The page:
It is a much reported fact that our art schools no longer teach the practice of drawing, and concomitant with that runs the notion that painting today is generally more about expression than depiction. It is a rare treat then to find a young artist who excels at both of these neglected areas, particularly when she is also part of an underrated British tradition. Tania Still paints dogs. To be precise, she paints foxhounds, greyhounds, beagles and harriers, and she does so with such innate skill and ingenuity that I can, prob-ably without fear of contradiction, call her unique among contemporary British sporting artists. Alexander Meddowes will be exhibiting 40 of her works for sale in Edinburgh until August 17.

Tania has achieved something that has not been seen on such a scale in animal painting for more than 200 years. Taking her cue, I suspect, from George Stubbs’ magisterial painting Whistlejacket, now in the National Gallery, and other similar works by that genius of British art, she often places her subjects against a neutral, dun-coloured background. Her hounds float in a void. There is simply no need for extraneous detail. The hounds are all. This is exactly as it should be, focusing our complete attention. Yet it also has another effect, perhaps unlooked for by the artist, but certainly not unwelcome. It emphasises the fact that, ultimately, these creatures are alone in a diminishing world. It is a plea for the survival of a noble species that depends for its continuing existence on the sport that sustains it. If hunting should cease to exist, then so too, inevitably, will foxhounds. Not perhaps as a breed, but most certainly as the sort of working animal that Tania depicts here so well. She is supremely sensitive to canine character, and anyone who has ever been out with hounds will recognise the reality of her sitters’ expressions.

Take, for instance, her image of five hounds from the Fife hunt (above). The hound on the left guides the viewer into the picture with his extended right leg leading directly into a face frozen in anticipation. We move across to the hound to his right, following her eyes to the same point beyond the picture plane, effectively on our own side of the canvas. Three other hounds look on, pressing for attention. The point of the painting is that the focus of their gaze is a human being. Their world is encompassed by our own, whether it be food, a treat or simply the expectation of the day to come. Tania addresses her sitters with a confident vigour, applying the paint from her muted palette of whites, greys and shades of liver and brown in loose, luscious strokes. Although the overall effect is rich in texture and depth, look more closely and you will quickly see the true economy of her technique.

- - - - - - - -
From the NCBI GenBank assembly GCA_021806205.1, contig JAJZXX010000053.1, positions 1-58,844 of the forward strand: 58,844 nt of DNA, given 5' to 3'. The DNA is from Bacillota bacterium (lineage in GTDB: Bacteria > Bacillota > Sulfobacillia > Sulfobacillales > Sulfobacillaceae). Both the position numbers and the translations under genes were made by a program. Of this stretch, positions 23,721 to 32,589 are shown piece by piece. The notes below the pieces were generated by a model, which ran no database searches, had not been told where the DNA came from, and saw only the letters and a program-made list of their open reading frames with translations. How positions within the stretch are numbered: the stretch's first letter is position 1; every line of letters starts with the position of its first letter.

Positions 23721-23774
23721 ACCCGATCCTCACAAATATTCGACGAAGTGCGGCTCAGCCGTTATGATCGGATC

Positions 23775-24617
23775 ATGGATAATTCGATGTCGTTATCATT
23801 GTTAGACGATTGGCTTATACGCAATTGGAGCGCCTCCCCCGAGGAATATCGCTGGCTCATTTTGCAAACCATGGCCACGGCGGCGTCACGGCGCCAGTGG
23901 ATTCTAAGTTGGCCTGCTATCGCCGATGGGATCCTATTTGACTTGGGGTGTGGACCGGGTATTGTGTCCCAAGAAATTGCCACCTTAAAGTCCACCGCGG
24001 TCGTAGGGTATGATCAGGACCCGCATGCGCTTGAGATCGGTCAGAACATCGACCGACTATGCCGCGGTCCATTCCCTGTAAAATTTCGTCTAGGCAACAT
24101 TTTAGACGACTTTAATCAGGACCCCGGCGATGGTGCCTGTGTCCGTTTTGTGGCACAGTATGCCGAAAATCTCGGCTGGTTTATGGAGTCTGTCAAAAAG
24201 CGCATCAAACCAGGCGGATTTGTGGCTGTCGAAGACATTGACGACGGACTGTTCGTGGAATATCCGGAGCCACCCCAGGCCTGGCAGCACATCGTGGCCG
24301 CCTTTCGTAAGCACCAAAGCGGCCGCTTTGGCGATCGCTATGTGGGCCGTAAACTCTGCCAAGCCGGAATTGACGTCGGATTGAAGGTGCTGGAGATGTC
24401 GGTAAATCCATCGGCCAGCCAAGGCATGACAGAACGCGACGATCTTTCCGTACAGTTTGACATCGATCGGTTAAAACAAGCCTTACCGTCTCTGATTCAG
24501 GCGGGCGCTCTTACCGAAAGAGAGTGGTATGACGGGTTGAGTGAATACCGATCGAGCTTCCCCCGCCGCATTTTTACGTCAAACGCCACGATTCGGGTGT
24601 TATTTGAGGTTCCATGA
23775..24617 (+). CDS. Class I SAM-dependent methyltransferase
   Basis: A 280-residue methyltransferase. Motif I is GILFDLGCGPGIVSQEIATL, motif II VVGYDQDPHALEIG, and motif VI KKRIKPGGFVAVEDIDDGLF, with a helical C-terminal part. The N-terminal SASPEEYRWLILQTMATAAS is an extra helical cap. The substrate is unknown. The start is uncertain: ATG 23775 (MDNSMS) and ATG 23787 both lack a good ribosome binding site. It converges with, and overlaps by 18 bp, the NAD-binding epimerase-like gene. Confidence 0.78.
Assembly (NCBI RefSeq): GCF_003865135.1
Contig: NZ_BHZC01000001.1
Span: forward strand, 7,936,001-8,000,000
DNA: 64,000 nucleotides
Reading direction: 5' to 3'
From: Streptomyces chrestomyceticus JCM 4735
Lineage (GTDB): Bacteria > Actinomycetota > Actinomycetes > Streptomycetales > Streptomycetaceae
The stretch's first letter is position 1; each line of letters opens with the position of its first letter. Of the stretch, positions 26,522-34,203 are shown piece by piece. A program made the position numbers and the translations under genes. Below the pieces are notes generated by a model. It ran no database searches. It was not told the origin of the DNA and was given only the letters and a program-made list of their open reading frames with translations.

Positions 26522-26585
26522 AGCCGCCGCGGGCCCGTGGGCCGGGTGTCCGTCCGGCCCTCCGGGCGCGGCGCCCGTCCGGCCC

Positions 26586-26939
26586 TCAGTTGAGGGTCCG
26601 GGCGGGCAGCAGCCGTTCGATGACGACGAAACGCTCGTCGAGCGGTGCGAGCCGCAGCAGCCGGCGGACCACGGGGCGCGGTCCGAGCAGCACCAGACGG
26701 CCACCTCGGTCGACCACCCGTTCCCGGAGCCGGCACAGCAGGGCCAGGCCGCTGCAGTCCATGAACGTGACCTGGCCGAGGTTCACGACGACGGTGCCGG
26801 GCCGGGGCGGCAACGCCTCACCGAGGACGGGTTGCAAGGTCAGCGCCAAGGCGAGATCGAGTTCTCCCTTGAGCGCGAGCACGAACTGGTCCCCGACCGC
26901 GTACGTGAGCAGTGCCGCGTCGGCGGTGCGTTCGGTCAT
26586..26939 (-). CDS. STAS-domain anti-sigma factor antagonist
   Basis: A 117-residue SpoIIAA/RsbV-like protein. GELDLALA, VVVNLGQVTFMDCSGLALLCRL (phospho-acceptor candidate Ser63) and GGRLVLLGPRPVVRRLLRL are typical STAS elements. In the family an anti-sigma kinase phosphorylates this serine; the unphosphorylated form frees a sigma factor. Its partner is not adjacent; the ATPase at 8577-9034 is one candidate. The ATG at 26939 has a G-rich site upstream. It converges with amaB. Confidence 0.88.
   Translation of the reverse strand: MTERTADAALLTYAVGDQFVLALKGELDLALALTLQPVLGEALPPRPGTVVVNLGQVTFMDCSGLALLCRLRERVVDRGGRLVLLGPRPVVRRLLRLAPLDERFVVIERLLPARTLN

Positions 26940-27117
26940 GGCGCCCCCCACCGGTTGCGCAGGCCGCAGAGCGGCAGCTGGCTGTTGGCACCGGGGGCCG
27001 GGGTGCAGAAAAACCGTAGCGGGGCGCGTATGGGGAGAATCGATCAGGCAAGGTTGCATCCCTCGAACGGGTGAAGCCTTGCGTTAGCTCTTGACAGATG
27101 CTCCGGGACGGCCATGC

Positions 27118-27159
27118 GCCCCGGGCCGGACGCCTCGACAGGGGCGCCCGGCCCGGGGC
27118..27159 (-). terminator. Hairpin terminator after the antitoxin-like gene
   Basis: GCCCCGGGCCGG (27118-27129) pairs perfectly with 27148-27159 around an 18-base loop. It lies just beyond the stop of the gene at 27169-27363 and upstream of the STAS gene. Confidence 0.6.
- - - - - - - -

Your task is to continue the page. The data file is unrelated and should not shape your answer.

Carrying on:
What also sets her apart from other young artists, however, is the sheer scale of her work. Tania’s canvases can often measure as much as 6ft square, their larger-than-life size imbuing their subject matter with a real sense of the majesty normally reserved for a human sitter. That said, her works contain no hidden rhetoric suggesting that the hounds might ever supplant their master. They do, however, carry an implicit message: Tania’s paintings reiterate the fact that we live in a world where, more than ever, animals are seen to exercise ‘rights’. To the countryman, of course, this is no great revelation. All creatures have an innate nobility. But, by the same token, creatures also have a natural role in the shaping of the countryside a role which is sometimes necessarily brutal, the reality of which too many people fail to understand and refuse to admit. By celebrating working hounds in this way, empathising with their individuality yet containing them within their traditional role as servants of man, Tania places them in the proper context of a natural hierarchy. It is a hierarchy which is wholly dependent upon a proper understanding of the realities of countryside conservation.

These are more than mere paintings of hounds. They are as splendid an homage to a British icon as it is possible to imagine and, not least, telling metaphors for a vital truth of country life.

Tania Still’s paintings are on display with Alexander Meddowes at 39, Royal Terrace, Edinburgh until August 17 (0131?558 1000; www.

alexandermeddowes.com)